(Unaudited)       
ASSETS      

Current assets:

     

Cash and cash equivalents

   $ 698.5    $ 917.6   

Marketable securities

     263.1      63.5   

Accounts receivable, net

     215.7      316.5   

Deferred income taxes

     49.8      31.1   

Prepaid expenses and other current assets

     60.0      59.3   
               

Total current assets

     1,287.1      1,388.0   

Marketable securities

     92.0      7.6   

Computer equipment, software, furniture and leasehold improvements, net

     111.9      120.6   

Purchased technologies, net

     88.9      113.3   

Goodwill

     530.5      542.5   

Long term deferred income taxes, net

     92.7      125.7   

Other assets

     112.3      123.0   
               
   $ 2,315.4    $ 2,420.7   
               
LIABILITIES AND STOCKHOLDERS’ EQUITY      

Current liabilities:

     

Accounts payable

   $ 60.0    $ 62.4   

Accrued compensation

     98.9      124.3   

Accrued income taxes

     9.8      16.7   

Deferred revenue

     401.2      438.8   

Borrowings under line of credit

     —        52.1   

Other accrued liabilities

     57.4      105.8   
               

Total current liabilities

     627.3      800.1   

Deferred revenue

     68.3      113.3   

Long term income taxes payable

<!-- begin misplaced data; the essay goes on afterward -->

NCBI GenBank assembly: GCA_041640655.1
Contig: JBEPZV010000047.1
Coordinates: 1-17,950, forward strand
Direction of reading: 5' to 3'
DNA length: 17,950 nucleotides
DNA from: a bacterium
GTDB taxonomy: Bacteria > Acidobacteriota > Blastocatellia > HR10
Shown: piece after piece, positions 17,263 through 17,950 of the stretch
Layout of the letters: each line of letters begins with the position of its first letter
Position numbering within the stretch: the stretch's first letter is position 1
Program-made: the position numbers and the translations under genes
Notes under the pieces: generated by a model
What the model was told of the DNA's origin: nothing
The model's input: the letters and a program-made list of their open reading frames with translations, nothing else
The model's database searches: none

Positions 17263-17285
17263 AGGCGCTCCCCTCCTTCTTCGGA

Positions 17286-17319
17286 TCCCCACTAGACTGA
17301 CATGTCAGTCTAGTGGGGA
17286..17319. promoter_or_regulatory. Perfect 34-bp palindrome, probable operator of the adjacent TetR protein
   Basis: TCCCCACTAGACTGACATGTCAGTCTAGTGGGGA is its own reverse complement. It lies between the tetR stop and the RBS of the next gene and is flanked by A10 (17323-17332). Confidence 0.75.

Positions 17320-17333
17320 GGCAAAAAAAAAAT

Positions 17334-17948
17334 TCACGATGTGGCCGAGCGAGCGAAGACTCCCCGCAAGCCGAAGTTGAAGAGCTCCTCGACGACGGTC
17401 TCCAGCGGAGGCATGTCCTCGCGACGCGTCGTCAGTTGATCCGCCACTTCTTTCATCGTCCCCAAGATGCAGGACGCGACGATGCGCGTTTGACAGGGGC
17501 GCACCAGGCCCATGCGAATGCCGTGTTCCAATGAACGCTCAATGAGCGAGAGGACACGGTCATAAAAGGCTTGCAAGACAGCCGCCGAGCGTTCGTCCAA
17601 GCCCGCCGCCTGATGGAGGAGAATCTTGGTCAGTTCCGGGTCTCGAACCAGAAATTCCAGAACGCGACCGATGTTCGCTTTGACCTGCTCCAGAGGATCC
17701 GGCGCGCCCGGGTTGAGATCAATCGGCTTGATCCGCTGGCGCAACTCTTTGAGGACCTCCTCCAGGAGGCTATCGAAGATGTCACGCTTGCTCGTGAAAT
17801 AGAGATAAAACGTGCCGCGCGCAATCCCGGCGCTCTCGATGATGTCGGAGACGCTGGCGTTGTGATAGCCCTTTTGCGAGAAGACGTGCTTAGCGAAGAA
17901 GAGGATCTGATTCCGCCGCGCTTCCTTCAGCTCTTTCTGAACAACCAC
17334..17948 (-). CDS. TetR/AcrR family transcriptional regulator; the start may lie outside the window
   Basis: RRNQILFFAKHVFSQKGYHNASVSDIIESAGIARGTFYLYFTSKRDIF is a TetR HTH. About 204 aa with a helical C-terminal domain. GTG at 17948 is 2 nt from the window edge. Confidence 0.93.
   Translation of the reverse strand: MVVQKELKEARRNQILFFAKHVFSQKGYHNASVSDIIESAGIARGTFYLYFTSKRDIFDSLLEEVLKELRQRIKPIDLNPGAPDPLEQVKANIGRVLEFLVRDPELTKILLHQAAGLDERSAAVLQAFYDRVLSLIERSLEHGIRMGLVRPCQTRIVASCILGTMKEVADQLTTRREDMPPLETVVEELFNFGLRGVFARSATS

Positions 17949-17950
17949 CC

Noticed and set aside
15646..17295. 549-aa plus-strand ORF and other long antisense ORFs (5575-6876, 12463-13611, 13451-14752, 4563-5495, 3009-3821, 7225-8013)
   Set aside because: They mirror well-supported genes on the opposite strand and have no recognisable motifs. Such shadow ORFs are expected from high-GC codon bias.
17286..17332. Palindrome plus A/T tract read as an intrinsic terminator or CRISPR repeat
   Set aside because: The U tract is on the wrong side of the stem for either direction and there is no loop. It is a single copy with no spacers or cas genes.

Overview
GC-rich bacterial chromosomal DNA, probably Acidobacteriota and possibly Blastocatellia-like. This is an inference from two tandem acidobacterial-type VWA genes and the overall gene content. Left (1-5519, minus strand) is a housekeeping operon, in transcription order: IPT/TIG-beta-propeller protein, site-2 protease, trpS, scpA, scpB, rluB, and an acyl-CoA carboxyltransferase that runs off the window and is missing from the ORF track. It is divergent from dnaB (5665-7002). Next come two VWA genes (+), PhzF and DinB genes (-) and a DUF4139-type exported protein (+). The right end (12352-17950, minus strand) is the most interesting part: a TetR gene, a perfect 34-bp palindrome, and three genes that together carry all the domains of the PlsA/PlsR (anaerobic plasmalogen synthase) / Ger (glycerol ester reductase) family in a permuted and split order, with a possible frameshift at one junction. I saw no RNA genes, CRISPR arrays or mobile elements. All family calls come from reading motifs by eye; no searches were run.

123.2      116.9   

Long term deferred income taxes

     —        22.7   

Other liabilities

     64.9      57.0   

Commitments and contingencies

     

Stockholders’ equity:

     

Preferred stock

     —        —     

Common stock and additional paid-in capital

     1,194.2      1,080.4   

Accumulated other comprehensive income (loss)

     3.7      (11.2

Retained earnings

     233.8      241.5   
               

Total stockholders’ equity

     1,431.7      1,310.7   
               
   $ 2,315.4    $ 2,420.7   
               

See accompanying Notes to Condensed Consolidated Financial Statements.

 

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AUTODESK, INC.

CONDENSED CONSOLIDATED STATEMENTS OF CASH FLOWS

(In millions)

(Unaudited)

 

     Nine months ended
October 31,
 
     2009     2008  

Operating Activities

    

Net income

   $ 7.9      $ 289.0   

Adjustments to reconcile net income to net cash provided by operating activities:

    

Depreciation and amortization

     84.4        64.5   

Stock-based compensation expense

     74.7        70.9   

Restructuring charges, net

     47.8        —     

Impairment of goodwill

     21.0        —     

Gain on disposition of assets

     (2.3     —     

Charge for acquired in-process research and development

     —          18.0   

Changes in operating assets and liabilities, net of business combinations

     (112.3     65.1   
                

Net cash provided by operating activities

     121.2        507.5   
                

Investing Activities

    

Purchases of marketable securities

     (409.9     (111.2

Sales of marketable securities

     8.1        5.2   

Maturities of marketable securities

     126.5        —     

Capital expenditures

     (30.2     (59.1

Purchase of equity investment

     (10.0     —     

Business combinations, net of cash acquired

     (3.6     (297.3
                

Net cash used in investing activities